High-performance suction feeding in an early elasmobranch

See allHide authors and affiliations

Science Advances  11 Sep 2019:
Vol. 5, no. 9, eaax2742
DOI: 10.1126/sciadv.aax2742


High-performance suction feeding is often presented as a classic innovation of ray-finned fishes, likely contributing to their remarkable evolutionary success, whereas sharks, with seemingly less sophisticated jaws, are generally portrayed as morphologically conservative throughout their history. Here, using a combination of computational modeling, physical modeling, and quantitative three-dimensional motion simulation, we analyze the cranial skeleton of one of the earliest known stem elasmobranchs, Tristychius arcuatus from the Middle Mississippian of Scotland. The feeding apparatus is revealed as highly derived, capable of substantial oral expansion, and with clear potential for high-performance suction feeding some 50 million years before the earliest osteichthyan equivalent. This exceptional jaw performance is not apparent from standard measures of ecomorphospace using two-dimensional data. Tristychius signals the emergence of entirely new chondrichthyan ecomorphologies in the aftermath of the end-Devonian extinction and highlights sharks as significant innovators in the early radiation of the modern vertebrate biota.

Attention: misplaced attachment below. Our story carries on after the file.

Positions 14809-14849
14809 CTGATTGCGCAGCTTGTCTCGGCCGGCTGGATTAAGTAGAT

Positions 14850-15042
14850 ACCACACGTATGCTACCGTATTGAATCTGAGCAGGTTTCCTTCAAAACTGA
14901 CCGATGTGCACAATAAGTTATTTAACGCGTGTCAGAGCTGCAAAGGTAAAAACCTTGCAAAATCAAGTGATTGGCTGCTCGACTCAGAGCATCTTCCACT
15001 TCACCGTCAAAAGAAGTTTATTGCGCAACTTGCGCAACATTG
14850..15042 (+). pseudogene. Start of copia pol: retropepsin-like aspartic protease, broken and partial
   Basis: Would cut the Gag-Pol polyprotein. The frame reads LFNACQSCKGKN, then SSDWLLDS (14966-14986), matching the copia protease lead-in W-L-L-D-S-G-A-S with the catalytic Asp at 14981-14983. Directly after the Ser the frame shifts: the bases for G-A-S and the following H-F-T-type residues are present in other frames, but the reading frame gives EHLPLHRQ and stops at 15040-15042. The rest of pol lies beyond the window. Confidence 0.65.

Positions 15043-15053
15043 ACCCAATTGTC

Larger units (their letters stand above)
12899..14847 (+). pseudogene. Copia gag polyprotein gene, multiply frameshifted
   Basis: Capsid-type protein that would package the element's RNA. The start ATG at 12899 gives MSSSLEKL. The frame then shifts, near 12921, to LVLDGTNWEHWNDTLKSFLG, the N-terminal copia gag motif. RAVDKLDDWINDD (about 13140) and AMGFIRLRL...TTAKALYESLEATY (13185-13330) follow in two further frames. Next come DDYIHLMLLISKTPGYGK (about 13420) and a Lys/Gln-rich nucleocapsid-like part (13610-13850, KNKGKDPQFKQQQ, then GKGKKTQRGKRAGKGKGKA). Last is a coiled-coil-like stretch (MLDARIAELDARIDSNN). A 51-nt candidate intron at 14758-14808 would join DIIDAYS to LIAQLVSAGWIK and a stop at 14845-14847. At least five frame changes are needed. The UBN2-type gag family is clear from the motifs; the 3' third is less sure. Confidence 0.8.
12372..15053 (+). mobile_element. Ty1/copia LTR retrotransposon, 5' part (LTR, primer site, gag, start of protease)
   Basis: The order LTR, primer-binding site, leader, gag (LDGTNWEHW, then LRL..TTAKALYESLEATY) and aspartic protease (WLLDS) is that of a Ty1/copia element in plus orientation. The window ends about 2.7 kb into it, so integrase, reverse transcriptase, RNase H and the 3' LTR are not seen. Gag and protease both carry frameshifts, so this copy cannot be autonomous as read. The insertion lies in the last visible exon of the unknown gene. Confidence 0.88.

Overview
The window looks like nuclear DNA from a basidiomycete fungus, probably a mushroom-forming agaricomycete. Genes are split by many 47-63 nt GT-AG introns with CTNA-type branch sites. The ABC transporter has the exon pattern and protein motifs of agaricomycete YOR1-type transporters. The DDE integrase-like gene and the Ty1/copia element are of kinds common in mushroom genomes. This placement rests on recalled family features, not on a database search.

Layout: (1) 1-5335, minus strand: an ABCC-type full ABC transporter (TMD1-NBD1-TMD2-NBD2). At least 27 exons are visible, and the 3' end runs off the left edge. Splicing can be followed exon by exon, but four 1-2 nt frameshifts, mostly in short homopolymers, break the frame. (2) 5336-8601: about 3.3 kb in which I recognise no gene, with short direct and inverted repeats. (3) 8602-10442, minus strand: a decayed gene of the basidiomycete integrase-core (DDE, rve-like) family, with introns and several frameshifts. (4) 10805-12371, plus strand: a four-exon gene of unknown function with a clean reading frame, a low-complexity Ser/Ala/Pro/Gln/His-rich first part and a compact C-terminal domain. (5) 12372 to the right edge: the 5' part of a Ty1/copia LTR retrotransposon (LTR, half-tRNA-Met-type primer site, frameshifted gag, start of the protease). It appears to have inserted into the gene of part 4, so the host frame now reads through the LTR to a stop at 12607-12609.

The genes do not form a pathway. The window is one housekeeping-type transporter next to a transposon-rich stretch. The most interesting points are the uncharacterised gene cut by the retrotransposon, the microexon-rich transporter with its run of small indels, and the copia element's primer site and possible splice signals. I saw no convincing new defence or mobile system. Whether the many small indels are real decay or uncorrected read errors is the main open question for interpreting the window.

This is an open-access article distributed under the terms of the Creative Commons Attribution-NonCommercial license, which permits use, distribution, and reproduction in any medium, so long as the resultant use is not for commercial advantage and provided the original work is properly cited.

View Full Text

Stay Connected to Science Advances